Downtown’s New Star

Born and brought up in a family with good educational background and shielded from the violence in Kashmir, a youth from Srinagar’s old city has made it to the list of aspirants who successfully cracked the IAS exam this year, Sana Fazili reports.

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Adnan Asmi

The narrow lanes of Shehr-i-Khaas in Srinagar are often in news for stone-pelting and unrest brewing against the state. Agitated youth have fought relentless battles with forces using stones as their arms. On May 4, when the results of Indian Administrative Services (IAS) were declared, it was a moment of joy and celebration in the house of Adnan Asmi, a resident of Nawakadal, who was one of the eleven candidates from the state who made it to the civil services this year.

With a ranking of 189, it was in his third attempt since 2009 that Adnan finally cracked the exam. The idea of getting into civil services wasn’t a sudden decision. Adnan had been groomed to get into the civil service and the idea was fed to him since childhood. In fact, it was his grandfather, Professor Late Shareef-u-Din, a renowned English professor of his times in Kashmir, who kept guiding him and inspiring him to join the services.

Professor Shareef who died last year has also been a teacher of many bureaucrats of Kashmir valley. “It was my grandfather who trained my mind and guided me to pursue the goal of qualifying Indian Administrative Services.” Adnan says with confidence.

Adnan completed his studies till Higher Secondary level from Kashmir valley. He studied Humanities at Higher Secondary level and his excellence in his academic career has been a consistent thing. He topped his batch in Higher Secondary Board Exams in 2005. By this time, his energy was already channelized as he had started reading books, newspapers and journals to remain updated about the current affairs and gaining the information necessary to crack the competitive exam.

After qualifying his Higher Secondary Board exams, Adnan shifted to Delhi where he joined St. Stephen’s College. For his graduation, he opted for BA programme in which he studied Political Science and Economics. In his college days, the young Kashmiri boy had been active in co-curricular and other activities and had, in fact, been elected as the President of St. Stephen’s College Students’ Union. But he says he carefully managed the time between his studies and the college activities.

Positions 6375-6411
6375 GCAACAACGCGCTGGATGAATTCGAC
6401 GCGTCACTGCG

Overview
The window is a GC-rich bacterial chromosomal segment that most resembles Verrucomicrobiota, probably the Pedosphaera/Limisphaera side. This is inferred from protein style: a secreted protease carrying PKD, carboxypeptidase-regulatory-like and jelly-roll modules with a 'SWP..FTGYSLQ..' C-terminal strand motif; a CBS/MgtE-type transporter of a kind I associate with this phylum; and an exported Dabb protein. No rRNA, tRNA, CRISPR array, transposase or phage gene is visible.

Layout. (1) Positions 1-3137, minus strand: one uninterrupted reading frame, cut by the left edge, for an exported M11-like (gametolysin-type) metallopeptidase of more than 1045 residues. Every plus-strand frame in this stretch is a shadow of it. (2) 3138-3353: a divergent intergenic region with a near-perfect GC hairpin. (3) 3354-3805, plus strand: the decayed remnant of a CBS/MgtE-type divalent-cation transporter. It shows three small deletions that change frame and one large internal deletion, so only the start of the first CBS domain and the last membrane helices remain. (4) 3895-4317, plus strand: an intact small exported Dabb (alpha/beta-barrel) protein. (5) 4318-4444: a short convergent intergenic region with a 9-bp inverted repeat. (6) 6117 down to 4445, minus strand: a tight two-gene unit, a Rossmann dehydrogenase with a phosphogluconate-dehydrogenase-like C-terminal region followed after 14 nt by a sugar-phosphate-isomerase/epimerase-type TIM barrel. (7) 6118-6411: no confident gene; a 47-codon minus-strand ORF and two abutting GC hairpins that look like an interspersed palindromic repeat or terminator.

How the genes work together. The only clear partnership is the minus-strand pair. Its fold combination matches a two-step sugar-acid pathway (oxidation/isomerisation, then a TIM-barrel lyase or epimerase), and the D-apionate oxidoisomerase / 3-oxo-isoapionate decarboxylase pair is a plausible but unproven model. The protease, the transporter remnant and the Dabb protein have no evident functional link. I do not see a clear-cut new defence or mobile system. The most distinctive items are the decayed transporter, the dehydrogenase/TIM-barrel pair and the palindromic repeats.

Adnan Asmi believes that the preparation of civil services exams should be a consistent process and the aspirants need to remain dedicated as he himself started preparing soon after the completion of his Class 12 exam.

Since Nawakadal falls in a highly volatile zone of Srinagar where severe restrictions are imposed in case of any eventuality, Adnan, like many other students living in different parts of Kashmir valley, faced problems due to the conflict and tense situations. Yet, he was shielded by his affluent and educated family from the happenings around him, “I was able to achieve the goal, which was indeed the dream of his family as well, because of the support of my family members,” he says.

Adnan’s father is an employee in State Bank of India while his mother is a housewife. Adnan’s brother is an engineer who works in Saudi Arabia. The persistence shown by Adnan’s family was one of the reasons why Adnan sat for the exam three times in the last four years. Apart from preparing for the civil services exam, Adnan did his Masters in Political Science through IGNOU. He is also pursuing his Masters in Sociology from University of Kashmir.

In the past few years, Kashmiri youth have shown their interest in Indian civil services and many have appeared in competitive exams to achieve their dreams. Adnan believes that the situation has improved in Kashmir on the front of education and career in the past few years. “Career options are now more diverse and dynamic. Things are now changing in Kashmir. Earlier there were few career options, but now there is progress and change is in the air,” he says.

Sharing his view about the idea of work culture that he would like to see in coming years, Adnan says that he would like to be transparent and hold people accountable who are found involved in any negligence. He says there is a need to have a system where decision would be effective. “Consensus building and transparency are the two main concepts that I would like to inculcate into the work culture at my office,” he says.

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